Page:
What is Colitis?
In brief, colitis is the term for inflammation of the colon. The chief feature of colitis is a gooey diarrhea, featuring mucus, fresh blood or both. The stool may start normal then finish soft or may seem gooey throughout. There is often accompanying cramping, gas, and a sense of immediate urgency (the sudden need to run for a bathroom). Vomiting can be a feature of this condition though the characteristic diarrhea is the hallmark. Colitis may be acute (lasting only a few days) or chronic (lasting weeks or months on end). Even in chronic cases, weight loss is usually not a feature of this condition.
What are Symptoms of Colitis?
In classifying diarrhea, it is important to determine whether the problem relates to the small intestine (diarrheas originating here are more serious) or large intestine. Diarrheas of the large intestine have the following common characteristics:
- They are not associated with weight loss.
- They are associated with straining and sense of sudden urgency.
- They often involve fresh blood in the stool.
- They often involve slime or mucus in the stool.
- They often involve a stool that starts normal and finishes loose.
- They involve stool quality that is more gooey or slimy than watery.
A diagnosis of colitis is generally straight forward given the above classic findings, though how to proceed depends on the signs. Is the problem acute (i.e., suddenly there) or chronic (has been happening for several weeks regularly) or episodic (happens then goes away then happens again)?
Colitis Suddenly (Acute Colitis)
A pet that has sudden symptoms of colitis probably has a stress-related colitis (common after boarding, moving, severe weather or other change) or a dietary indiscretion-related colitis (usually involves treats or raiding the garbage). These episodes are generally minor and can be cleared with a short course of medication such as metronidazole
and/or dietary therapy. Parasites, especially Giardia
, can also cause colitis and the pet may be tested for those to rule them out. In general, a few days of medication and a bland diet should resolve the problem and the pet will be back to normal quickly. During recovery, it is common for the pet to have no stool at all for a couple of days. This is normal and not a sign of constipation. If, however, the pet's diarrhea is not clearly improved in 2 to 3 days, contact the veterinarian to see if further testing is needed.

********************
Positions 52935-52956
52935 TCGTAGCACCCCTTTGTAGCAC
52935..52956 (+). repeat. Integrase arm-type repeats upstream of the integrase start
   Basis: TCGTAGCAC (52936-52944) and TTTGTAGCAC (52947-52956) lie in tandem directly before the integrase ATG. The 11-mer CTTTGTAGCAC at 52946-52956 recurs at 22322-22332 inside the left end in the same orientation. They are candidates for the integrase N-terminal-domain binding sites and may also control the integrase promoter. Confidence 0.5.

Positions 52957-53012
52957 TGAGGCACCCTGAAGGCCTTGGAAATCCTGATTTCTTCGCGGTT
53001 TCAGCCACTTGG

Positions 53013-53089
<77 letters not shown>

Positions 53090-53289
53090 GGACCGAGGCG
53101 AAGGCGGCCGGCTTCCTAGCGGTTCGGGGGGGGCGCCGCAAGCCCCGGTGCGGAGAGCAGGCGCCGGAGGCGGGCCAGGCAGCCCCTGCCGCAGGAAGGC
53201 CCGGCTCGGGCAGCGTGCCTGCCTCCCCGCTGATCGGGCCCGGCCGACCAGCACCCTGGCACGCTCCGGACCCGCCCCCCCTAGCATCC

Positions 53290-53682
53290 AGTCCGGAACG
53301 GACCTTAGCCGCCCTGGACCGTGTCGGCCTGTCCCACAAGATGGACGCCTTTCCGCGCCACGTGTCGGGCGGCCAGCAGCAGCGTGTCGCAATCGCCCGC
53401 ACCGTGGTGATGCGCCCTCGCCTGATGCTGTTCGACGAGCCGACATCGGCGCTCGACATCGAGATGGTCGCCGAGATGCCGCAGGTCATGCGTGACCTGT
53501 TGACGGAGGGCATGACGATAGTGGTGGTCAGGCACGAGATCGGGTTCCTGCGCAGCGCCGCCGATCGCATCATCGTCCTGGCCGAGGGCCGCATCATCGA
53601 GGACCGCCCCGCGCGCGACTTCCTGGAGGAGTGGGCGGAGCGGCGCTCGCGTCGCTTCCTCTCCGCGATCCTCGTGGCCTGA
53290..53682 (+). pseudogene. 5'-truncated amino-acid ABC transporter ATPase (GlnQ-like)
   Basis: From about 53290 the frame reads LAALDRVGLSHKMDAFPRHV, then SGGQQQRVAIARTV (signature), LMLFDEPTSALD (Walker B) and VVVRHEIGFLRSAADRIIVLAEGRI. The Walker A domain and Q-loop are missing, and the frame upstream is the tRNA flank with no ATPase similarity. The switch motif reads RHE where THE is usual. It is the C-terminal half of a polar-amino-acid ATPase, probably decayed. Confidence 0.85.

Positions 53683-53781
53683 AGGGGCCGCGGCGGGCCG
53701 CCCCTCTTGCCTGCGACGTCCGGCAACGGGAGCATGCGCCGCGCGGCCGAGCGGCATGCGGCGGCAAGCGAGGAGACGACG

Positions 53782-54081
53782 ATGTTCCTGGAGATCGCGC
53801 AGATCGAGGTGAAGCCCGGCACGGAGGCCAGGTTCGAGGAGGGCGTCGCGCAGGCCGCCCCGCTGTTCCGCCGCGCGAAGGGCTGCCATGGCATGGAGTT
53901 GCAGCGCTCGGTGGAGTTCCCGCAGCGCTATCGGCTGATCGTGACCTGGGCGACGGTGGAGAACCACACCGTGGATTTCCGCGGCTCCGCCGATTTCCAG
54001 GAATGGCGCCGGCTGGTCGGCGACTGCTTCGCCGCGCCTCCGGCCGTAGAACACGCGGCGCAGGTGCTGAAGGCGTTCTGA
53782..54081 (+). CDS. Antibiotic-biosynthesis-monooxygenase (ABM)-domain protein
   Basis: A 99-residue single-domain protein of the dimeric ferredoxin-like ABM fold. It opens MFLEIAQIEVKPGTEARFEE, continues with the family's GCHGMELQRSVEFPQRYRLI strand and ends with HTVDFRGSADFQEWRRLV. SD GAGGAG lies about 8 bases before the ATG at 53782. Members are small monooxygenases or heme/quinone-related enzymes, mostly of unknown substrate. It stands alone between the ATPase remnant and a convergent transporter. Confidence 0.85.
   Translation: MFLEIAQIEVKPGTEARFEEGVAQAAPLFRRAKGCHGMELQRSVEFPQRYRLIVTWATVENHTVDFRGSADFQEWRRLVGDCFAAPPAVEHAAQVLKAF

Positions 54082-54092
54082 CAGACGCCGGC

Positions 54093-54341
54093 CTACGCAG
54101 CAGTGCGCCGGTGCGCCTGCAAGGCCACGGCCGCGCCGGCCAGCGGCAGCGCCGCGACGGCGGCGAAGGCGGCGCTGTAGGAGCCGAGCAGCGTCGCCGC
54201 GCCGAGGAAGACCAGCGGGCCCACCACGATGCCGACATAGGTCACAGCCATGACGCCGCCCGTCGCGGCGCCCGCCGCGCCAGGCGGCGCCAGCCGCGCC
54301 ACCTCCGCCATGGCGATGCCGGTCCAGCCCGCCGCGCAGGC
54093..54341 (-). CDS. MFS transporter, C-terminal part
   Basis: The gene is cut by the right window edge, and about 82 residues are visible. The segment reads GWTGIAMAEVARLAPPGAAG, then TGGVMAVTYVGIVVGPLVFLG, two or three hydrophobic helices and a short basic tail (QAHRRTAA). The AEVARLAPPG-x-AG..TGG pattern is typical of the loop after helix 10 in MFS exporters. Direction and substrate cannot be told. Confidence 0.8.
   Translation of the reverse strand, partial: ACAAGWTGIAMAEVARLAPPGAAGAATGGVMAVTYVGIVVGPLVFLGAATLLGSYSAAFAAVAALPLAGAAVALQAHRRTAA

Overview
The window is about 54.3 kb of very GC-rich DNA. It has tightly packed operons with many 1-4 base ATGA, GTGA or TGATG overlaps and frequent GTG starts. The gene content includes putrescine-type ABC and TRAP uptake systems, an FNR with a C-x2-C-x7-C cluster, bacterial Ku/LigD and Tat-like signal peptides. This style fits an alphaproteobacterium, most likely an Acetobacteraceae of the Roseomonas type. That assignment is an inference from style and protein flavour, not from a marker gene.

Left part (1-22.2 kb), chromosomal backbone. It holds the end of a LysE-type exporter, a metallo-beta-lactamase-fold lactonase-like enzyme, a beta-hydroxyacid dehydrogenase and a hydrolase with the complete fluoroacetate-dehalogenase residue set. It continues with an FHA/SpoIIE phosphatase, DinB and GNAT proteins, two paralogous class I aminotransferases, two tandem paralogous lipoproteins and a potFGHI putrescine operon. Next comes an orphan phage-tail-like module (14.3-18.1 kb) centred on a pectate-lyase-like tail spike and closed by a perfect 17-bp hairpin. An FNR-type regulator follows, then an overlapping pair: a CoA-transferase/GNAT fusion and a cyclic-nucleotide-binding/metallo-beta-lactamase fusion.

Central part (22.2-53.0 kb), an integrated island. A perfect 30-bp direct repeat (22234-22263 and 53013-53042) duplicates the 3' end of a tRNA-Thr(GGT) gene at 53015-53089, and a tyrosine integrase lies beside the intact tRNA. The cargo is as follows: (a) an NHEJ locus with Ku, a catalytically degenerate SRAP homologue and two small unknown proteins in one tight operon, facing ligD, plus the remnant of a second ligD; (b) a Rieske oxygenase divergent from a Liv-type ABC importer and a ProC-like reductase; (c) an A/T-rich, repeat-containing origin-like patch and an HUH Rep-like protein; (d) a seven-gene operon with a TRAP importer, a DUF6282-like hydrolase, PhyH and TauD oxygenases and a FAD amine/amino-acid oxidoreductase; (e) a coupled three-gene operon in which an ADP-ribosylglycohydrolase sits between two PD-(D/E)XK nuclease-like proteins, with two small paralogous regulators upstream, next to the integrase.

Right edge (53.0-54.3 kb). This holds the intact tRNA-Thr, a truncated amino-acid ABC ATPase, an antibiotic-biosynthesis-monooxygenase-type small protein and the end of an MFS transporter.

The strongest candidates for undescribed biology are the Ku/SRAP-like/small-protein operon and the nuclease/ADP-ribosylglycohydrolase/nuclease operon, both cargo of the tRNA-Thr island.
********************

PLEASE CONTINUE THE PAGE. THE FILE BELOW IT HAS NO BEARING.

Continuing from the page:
Colitis Chronically (Episodically)
If your pet has had symptoms of colitis for one month or more, a more complete search for the actual cause should be taken. The first step is to run a basic database. This should include blood chemistry, a white and red cell profile (a CBC), and at least one fecal test for parasites. Cats should have their viral status (feline leukemia virus
and feline immunodeficiency virus
) confirmed. If the cat has a history of living in a crowded household, cattery, or shelter, testing for Tritrichomonas foetus
infection may be in order. A test for pancreatic ability to produce digestive enzymes may also be in order. (Exocrine pancreatic insufficiency
is a disease of the small intestine that produces a diarrhea very heavy in fat, which can be confused with the mucous diarrhea of colitis.) A fecal smear or cytology test where the bacteria of the stool sample (as opposed to worm content) may be examined microscopically can help rule out pathogenic bacteria that can cause colitis (especially Clostridial organisms
In dogs, whipworms are difficult to confirm by fecal floatation testing (this test detects worm eggs and whipworms only periodically release their eggs). It may be prudent to deworm the dog for whipworms and see if the problem resolves. In addition or instead of deworming, a course of metronidazole, sulfasalazine, or tylosin
may be prescribed and/or a new diet may be recommended as a trial.
If response to a short course of simple treatment is short-lived and if blood testing reveals no explanation, then colonoscopy with biopsies will probably be necessary to reach a diagnosis. At this point, common underlying causes may include infiltration of the lining of the colon with inflammatory cells as in inflammatory bowel disease or the entire problem may turn out to be more psychosomatic as in irritable bowel syndrome. The colon biopsy readily distinguishes these conditions by showing the inflammatory infiltrate in the former and normal tissue in the latter. It should be emphasized that the abbreviations IBD and IBS are often incorrectly used interchangeably. In fact, these are two completely different conditions.
Information gathered from Veterinary Information Network.